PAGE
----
Ozone Layer Hole Over Arctic Closed
- 28 Apr 2020
- 6 min read
Why in News
Recently, the European Union’s Copernicus Atmosphere Monitoring Service (CAMS) announced that a hole in the Arctic ozone layer, believed to be the biggest reported over the Arctic, has closed.
- The ozone hole’s closing was because of a phenomenon called the polar vortex, and not because of reduced pollution levels due to Covid-19 lockdowns around the world.
- CAMS is one of six services that form Copernicus, the European Union's Earth observation programme.
- It provides consistent and quality-controlled information related to air pollution and health, solar energy, greenhouse gases and climate forcing, everywhere in the world.
- Ozone Hole:
- It refers to a region in the stratosphere where the concentration of ozone becomes extremely low in certain months.
- Ozone (chemically, a molecule of three oxygen atoms) is found mainly in the upper atmosphere, an area called the stratosphere, between 10 and 50 km from the earth’s surface.
- Ozone absorbs the harmful UltraViolet (UV) radiations from the sun eliminating a big threat to life forms on earth. UV rays can cause skin cancer and other diseases and deformities in plants and animals.
- Reasons Behind the Biggest Ozone Hole over the Arctic:
- In 2020, the ozone depletion over the Arctic was much larger. Before this year, the last sizable Arctic ozone hole was reported in 2011.
- The hole in the North Pole's ozone layer was first detected in February, 2020 had since reached a maximum extension of around 1 million sq km.
- Scientists believe that unusual atmospheric conditions, including freezing temperatures in the stratosphere, were responsible.
- As per a European Space Agency report, cold temperatures (below -80°C), sunlight, wind fields and substances such as chlorofluorocarbons (CFCs) were responsible for the degradation of the Arctic ozone layer.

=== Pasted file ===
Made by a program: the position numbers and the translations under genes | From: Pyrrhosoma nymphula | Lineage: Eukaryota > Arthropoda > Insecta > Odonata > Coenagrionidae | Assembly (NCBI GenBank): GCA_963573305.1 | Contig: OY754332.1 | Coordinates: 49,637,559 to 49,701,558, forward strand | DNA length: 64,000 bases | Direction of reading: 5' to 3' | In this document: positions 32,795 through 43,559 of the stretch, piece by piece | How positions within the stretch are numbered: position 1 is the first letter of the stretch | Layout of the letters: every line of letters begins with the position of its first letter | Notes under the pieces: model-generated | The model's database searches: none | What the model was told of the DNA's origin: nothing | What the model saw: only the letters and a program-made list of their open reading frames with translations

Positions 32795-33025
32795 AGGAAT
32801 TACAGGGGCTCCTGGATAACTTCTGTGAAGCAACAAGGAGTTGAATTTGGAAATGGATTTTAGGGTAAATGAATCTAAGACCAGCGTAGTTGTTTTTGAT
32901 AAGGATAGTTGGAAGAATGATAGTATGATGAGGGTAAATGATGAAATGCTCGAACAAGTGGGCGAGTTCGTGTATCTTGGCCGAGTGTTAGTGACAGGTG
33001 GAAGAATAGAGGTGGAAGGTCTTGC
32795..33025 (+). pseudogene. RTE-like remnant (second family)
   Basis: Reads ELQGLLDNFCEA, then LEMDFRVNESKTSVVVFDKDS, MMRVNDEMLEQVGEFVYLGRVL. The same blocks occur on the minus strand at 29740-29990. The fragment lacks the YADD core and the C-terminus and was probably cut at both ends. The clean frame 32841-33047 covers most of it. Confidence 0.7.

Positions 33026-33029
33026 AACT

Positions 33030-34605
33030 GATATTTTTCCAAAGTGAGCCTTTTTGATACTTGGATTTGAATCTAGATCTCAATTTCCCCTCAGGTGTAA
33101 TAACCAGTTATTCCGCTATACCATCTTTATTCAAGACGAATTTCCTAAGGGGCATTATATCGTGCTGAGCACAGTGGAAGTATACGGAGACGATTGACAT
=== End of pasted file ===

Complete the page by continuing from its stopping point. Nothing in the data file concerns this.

- Although Arctic temperatures do not usually fall as low as in Antarctica, this year, powerful winds flowing around the North Pole trapped cold air within what is known as the polar vortex— a circling whirlpool of stratospheric winds.
- However, the size of hole was still small compared to that usually observed in the southern hemisphere.
- Closing of the hole and Ozone recovery:
- Scientists believe that the closing of the hole is because of the same polar vortex and not because of the lower pollution levels during the Covid-19 lockdown.
- As per the Scientific Assessment of Ozone Depletion data of 2018:
- The ozone layer in parts of the stratosphere has recovered at a rate of 1-3% per decade since 2000.
- At these projected rates, the Northern Hemisphere and mid-latitude ozone is predicted to recover by around 2030, followed by the Southern Hemisphere around 2050, and polar regions by 2060.
Ozone holes over Antarctica
- The ozone holes most commonly refer to the depletions over Antarctica, forming each year in the months of September, October and November, due to a set of special meteorological and chemical conditions that arise at the South Pole, and can reach sizes of around 20 to 25 million sq km.
- Polar vortex leads to the most depletion of stratospheric ozone. As winter arrives, a vortex of winds develops around the pole and isolates the polar stratosphere.
- When temperatures drop below -78°C (-109°F), thin clouds form ice, nitric acid, and sulphuric acid mixtures.
- Chemical reactions on the surfaces of ice crystals in the clouds release active forms of CFCs and ozone depletion begins.
- In spring, temperatures begin to rise, the ice evaporates, and the ozone layer starts to recover.
- Such holes are much smaller in size in the North Pole due to the warmer temperatures than the South Pole.
- A polar vortex is a large area of low pressure and cold air that surrounds both of Earth's poles.
- Polar vortexes always exist, but they typically weaken during the summer and strengthen in the winter.
- The polar vortex in the Arctic is typically weaker due to the presence of nearby land as well as mountain ranges that disturb the weather more so than its counterpart to the south.